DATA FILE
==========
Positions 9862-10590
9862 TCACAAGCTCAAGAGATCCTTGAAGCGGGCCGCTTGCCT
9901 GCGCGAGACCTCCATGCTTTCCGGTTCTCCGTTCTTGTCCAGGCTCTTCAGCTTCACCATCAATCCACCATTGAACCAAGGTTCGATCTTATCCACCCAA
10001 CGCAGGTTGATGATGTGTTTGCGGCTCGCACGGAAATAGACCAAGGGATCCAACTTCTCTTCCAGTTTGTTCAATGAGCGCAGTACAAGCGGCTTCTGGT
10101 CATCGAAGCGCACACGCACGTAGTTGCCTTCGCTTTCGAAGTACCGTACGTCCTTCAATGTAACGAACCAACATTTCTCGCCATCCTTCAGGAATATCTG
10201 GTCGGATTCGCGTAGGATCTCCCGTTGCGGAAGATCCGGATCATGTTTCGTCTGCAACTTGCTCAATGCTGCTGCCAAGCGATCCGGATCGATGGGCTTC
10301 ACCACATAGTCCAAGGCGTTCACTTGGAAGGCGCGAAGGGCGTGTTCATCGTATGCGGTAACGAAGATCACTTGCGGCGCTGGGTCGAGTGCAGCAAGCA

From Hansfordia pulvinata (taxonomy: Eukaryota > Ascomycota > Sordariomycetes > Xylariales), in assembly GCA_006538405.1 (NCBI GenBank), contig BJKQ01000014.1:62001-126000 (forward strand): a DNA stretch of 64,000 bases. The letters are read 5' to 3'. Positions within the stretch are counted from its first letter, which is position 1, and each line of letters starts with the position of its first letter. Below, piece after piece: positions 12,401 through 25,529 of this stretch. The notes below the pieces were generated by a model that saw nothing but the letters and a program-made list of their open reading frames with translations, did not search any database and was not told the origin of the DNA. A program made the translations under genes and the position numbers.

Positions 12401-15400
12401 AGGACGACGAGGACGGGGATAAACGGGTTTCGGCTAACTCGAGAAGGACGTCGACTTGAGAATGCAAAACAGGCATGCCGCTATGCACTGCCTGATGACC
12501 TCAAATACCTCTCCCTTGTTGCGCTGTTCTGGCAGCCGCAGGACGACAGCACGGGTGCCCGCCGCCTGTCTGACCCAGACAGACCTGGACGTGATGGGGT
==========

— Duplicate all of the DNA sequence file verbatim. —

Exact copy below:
Positions 9862-10590
9862 TCACAAGCTCAAGAGATCCTTGAAGCGGGCCGCTTGCCT
9901 GCGCGAGACCTCCATGCTTTCCGGTTCTCCGTTCTTGTCCAGGCTCTTCAGCTTCACCATCAATCCACCATTGAACCAAGGTTCGATCTTATCCACCCAA
10001 CGCAGGTTGATGATGTGTTTGCGGCTCGCACGGAAATAGACCAAGGGATCCAACTTCTCTTCCAGTTTGTTCAATGAGCGCAGTACAAGCGGCTTCTGGT
10101 CATCGAAGCGCACACGCACGTAGTTGCCTTCGCTTTCGAAGTACCGTACGTCCTTCAATGTAACGAACCAACATTTCTCGCCATCCTTCAGGAATATCTG
10201 GTCGGATTCGCGTAGGATCTCCCGTTGCGGAAGATCCGGATCATGTTTCGTCTGCAACTTGCTCAATGCTGCTGCCAAGCGATCCGGATCGATGGGCTTC
10301 ACCACATAGTCCAAGGCGTTCACTTGGAAGGCGCGAAGGGCGTGTTCATCGTATGCGGTAACGAAGATCACTTGCGGCGCTGGGTCGAGTGCAGCAAGCA

From Hansfordia pulvinata (taxonomy: Eukaryota > Ascomycota > Sordariomycetes > Xylariales), in assembly GCA_006538405.1 (NCBI GenBank), contig BJKQ01000014.1:62001-126000 (forward strand): a DNA stretch of 64,000 bases. The letters are read 5' to 3'. Positions within the stretch are counted from its first letter, which is position 1, and each line of letters starts with the position of its first letter. Below, piece after piece: positions 12,401 through 25,529 of this stretch. The notes below the pieces were generated by a model that saw nothing but the letters and a program-made list of their open reading frames with translations, did not search any database and was not told the origin of the DNA. A program made the translations under genes and the position numbers.

Positions 12401-15400
12401 AGGACGACGAGGACGGGGATAAACGGGTTTCGGCTAACTCGAGAAGGACGTCGACTTGAGAATGCAAAACAGGCATGCCGCTATGCACTGCCTGATGACC
12501 TCAAATACCTCTCCCTTGTTGCGCTGTTCTGGCAGCCGCAGGACGACAGCACGGGTGCCCGCCGCCTGTCTGACCCAGACAGACCTGGACGTGATGGGGT